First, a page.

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OMNIVORE The child and the writer are born at the same moment, FOX SEARCHLIGHT PICTURES; GETTY to the same mother, each to his separate destiny. The David Copperfield’s Wild Ride child’s is to see everything, feel everything, be every- thing, and live in the scraps and sparks of language Armando Iannucci’s mad, loving, and by which he understands everything; the writer’s is to brilliant adaptation of Dickens’s novel wait, and hide, and grow, until the day when he steps in—pen in hand—to take possession. By James Parker In The Personal History of David Copperfield, Armando Iannucci’s mad, loving, and brilliantly cinematic extrapolation of the novel by Charles Dickens, the grown-up hero—now a successful author—attends his own birth. He also, later on, has a consoling, avuncular chat with his frightened boy- self. David Copperfield(1850) was Dickens’s char- acteristically rowdy variant on the inward investiga- tion that William Wordsworth had undertaken in his long poem The Prelude. It was the novel, in the words of Dickens’s friend and biographer, John Forster, in which he took “all the world into his confidence.” David’s labile, one-crush-after-another nature was by all reports close to Dickens’s own. And David’s story—of being stunted and oppressed by terrible adults (largely of the professional classes); cherished and protected by wonderful adults (largely of the laboring classes); caught for a time in the gears of the Industrial Revolution (working in a factory at the age of 12); surviving, stormily, and by a mighty expansion of his sensibility—is Dickens’s life not fictionalized but mythicized. Today the book reads unevenly and, in a strange way, un-Dickensianly. It billows, it sags, it contracts suddenly to a point of diamond hardness and then billows and sags again. This is Dickens in his middle period, with confused middle-period energies; the fairy- tale intensity of the early work—of, say, Oliver Twist—is behind him, and the sorcerous glooms of Our Mutual Friend are not yet glimpsed. Also: David Copperfield, in manhood, is not an especially interesting person. (“He’s such a drip,” commented a friend of mine.) But if you can rise above your need for coherence and carefully graded shifts in tone, then David Copperfield becomes a kind of fun-house ride, jolting you about with an almost modernist brusqueness. The comedy is wild and timeless; the melodrama is strained and alien. 78 ILLUSTRATION BY ARSH RAZIUDDIN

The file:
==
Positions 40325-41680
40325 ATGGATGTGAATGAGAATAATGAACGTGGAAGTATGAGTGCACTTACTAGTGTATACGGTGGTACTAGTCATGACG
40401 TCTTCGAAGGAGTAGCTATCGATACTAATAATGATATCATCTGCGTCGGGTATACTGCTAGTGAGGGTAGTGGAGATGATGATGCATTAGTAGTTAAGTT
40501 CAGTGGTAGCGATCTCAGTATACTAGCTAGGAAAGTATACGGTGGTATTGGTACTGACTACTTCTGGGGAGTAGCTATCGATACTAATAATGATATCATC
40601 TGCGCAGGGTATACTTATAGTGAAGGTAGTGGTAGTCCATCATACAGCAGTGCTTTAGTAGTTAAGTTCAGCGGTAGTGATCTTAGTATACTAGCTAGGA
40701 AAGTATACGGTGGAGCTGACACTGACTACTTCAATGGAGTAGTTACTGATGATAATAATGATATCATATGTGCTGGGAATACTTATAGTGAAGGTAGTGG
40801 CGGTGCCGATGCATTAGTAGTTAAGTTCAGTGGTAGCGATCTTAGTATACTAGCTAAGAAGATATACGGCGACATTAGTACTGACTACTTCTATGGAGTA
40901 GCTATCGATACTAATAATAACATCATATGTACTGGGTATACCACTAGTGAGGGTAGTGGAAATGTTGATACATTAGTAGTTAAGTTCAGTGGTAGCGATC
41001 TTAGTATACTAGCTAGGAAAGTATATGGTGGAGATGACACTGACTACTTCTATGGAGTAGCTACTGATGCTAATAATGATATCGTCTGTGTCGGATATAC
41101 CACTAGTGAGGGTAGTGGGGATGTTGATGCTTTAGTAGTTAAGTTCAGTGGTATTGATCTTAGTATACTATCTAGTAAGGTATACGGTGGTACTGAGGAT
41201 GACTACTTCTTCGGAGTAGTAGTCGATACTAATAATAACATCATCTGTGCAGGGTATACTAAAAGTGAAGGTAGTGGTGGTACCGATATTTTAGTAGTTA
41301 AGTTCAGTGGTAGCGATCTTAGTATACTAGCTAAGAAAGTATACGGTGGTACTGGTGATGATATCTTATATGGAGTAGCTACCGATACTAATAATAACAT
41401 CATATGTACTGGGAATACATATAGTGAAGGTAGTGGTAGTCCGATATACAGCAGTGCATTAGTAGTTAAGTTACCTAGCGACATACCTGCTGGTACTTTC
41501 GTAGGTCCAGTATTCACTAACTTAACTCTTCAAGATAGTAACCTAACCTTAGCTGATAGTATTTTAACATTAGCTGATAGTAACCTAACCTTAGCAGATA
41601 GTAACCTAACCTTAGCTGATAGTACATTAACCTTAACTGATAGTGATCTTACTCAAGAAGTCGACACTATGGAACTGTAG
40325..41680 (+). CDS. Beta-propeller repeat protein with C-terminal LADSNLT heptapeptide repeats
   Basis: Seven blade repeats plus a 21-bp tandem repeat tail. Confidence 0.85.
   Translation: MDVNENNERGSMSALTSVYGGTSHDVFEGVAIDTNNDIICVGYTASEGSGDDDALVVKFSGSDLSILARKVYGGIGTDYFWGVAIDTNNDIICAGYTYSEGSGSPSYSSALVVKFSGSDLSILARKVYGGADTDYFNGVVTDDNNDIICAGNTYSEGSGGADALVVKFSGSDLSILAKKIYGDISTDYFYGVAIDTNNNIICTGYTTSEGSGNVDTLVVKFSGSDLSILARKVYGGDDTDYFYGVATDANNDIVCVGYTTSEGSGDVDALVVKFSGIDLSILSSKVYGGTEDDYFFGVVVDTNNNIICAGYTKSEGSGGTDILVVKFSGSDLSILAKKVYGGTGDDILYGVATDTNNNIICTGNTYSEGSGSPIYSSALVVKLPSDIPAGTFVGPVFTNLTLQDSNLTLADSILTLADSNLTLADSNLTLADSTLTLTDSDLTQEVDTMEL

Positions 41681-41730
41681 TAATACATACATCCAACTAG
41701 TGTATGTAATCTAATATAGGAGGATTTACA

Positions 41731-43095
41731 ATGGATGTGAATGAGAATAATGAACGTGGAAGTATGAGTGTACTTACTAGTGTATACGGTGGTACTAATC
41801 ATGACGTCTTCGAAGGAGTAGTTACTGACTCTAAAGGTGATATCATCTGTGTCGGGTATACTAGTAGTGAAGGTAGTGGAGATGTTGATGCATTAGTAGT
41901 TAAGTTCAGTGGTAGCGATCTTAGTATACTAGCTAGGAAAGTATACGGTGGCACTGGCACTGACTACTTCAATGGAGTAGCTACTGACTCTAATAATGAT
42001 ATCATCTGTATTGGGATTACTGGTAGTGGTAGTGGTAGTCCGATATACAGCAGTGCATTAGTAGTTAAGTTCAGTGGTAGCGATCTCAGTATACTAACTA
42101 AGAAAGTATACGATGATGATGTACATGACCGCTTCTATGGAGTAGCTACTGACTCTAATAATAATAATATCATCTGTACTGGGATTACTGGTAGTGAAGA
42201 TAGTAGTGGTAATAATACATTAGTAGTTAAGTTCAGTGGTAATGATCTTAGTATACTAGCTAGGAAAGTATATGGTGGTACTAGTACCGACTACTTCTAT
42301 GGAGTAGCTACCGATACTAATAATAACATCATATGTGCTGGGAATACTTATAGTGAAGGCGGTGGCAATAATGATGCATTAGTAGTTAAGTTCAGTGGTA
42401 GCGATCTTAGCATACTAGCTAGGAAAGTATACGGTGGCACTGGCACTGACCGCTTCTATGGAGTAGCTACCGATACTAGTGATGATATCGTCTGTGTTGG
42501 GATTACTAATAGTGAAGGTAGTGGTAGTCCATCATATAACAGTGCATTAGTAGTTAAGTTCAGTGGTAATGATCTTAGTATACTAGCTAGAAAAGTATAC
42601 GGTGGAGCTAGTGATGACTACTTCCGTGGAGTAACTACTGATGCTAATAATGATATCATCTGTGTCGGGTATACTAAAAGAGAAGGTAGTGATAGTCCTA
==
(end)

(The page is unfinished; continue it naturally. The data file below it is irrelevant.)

And because it’s Dickens, one character contains Iannucci their entertainment value in direct proportion to their this opposition within his own body: the bipolar opti- sometimes cruelty, that have his peers in stitches. mist Mr.Micawber, always in debt, always speculating. knows better Micawber is a comic creation who sees himself melodra- than Dickens This, not to put too fine a point on it, is one way that matically; he makes windy threats of self-destruction, himself what a writer becomes a writer—by cultivating, as a defense and despairingly flourishes a straight razor in the air, David mechanism, a merciless eye for weakness. (Dickens’s but can be distracted—morally revived, even—by Copperfield own talent for impressions became, rather unsettlingly, the approach of a hot kidney pudding and a plate of is about. part of his literary process; his daughter Mamie recorded shrimp. Dickens has also introduced into his text the watching him work one morning, “when he suddenly pathogen Uriah Heep, David’s great enemy. Heep jumped from his chair and rushed to a mirror which hates our virtuous hero with a visionary, almost saintly hung near, and in which I could see the reflection of hatred. He hates him like poison, like kryptonite, like some extraordinary facial contortions which he was the last crawling hypocrisy on Earth. making. He returned rapidly to his desk, wrote furiously for a few moments, and then went again to the mirror.”) Dickens was a radical artist. Half a century before Iannucci works magic elsewhere, too. Ben Whishaw James Joyce wrote the first lines of A Portrait of the Artist as Uriah Heep, his wit playing along the knife edge as a Young Man in shining polymorphous baby talk— between self-abasem*nt and contempt, is stranger and “Once upon a time and a very good time it was there more dangerous than even Dickens could manage; in was a moocow coming down along the road”—Dickens his final, explosive unmasking—“You and yours have was lowering his language probe into the earliest, most always hated me and mine!”—he rears up into nihilistic germinal moments of subjectivity. “The first objects that grandeur, achieving a kind of punk-rock nobility. assume a distinct presence before me,” narrates David in the book’s second chapter (titled “I Observe”), “as I look Dickens was not an egalitarian; he was an far back, into the blank of my infancy, are my mother everyone’s-invited elitist. Beneath his eye we are all with her pretty hair and youthful shape, and Peggotty aristocrats of human nature, simply by virtue of pos- [David’s nanny] with no shape at all, and eyes so dark sessing it. His characters have a hyperbolic presence, they seemed to darken their whole neighbourhood in a hyperbolic value, and if they are frequently deluded her face.” As with Joyce, we are inside the perceptual about one another, those delusions just as frequently theater of actual babyhood. Hair, shape, eyes, shadow— turn out to be beautiful. David’s Aunt Betsey regards the details loom separately, almost unrelatedly, out of a her broken-minded lodger, Mr. Dick (limpidly and supercharged vagueness. wonderfully portrayed by Hugh Laurie in the movie), as a man of great wisdom; and so, it transpires, he is. Iannucci’s movie flings itself into all of this. The Mrs.Micawber has unbudgeable faith in her hopeless vibration is dreamlike. Sets collapse, or turn into stage husband; her faith is rewarded. curtains that blow open into the next scene. Dev Patel, as David, is gangling, huge-eyed, heavy-breathing: This basic grasp of essential human worth was cartoonish, in the best sense. The multicolored cast- behind Dickens’s horror (recognized and saluted by ing is both an anti-hegemonic kick in the ass and his contemporary and fellow Londoner Karl Marx) a Brechtian device: It keeps us aware of the fictive at the exploitation of children, working people, and nature of the proceedings. Excess seems to warp or the poor: It was a sort of outraged innocence. “From bulge out of every frame, and every story line wants the reformer is required a simplicity of surprise,” wrote to go writhing off on its own. There are compressions G.K. Chesterton in his book on Dickens. “He must and contractions; one senses steaming coils of surplus have the faculty of a violent and virgin astonishment. footage, whole subplots excised. Warm work in the It is not enough that he should think injustice dis- editing suite, I imagine. tressing; he must think injustice absurd, an anomaly in existence.” And it’s this primal double take—at the Iannucci, a writer and director on Veep and The shape of this person’s nose, at that person’s verbal or Death of Stalin, is the sharpest of comic minds, a mas- conceptual tics, at the fact that 12-year-olds can be put ter of competing registers, and he knows what he’s to work in factories—that is the keynote of Dickens’s doing. Indeed, having the artistic advantage of not work. In his ends were his beginnings; as in Iannucci’s being Charles Dickens, of being able to see around movie, the writer supernaturally assisted at the birth of the edges of that enormous personality, he knows the child, which was his own birth, too. He was, in this in a couple of places better than Dickens himself way, the complete—the total—novelist. His humanity what David Copperfield is about. In one particularly was enormous, and fully alive to itself. He knew us all inspired digression, he gives us a long scene in which so well, and we never stopped blowing his mind. David ingratiates himself with his fellow schoolboys by means of his gift for impressions: physical carica- James Parker is a staff writer at The Atlantic. tures of teachers and other boys, feats of mimicry, SEPTEMBER 2020 79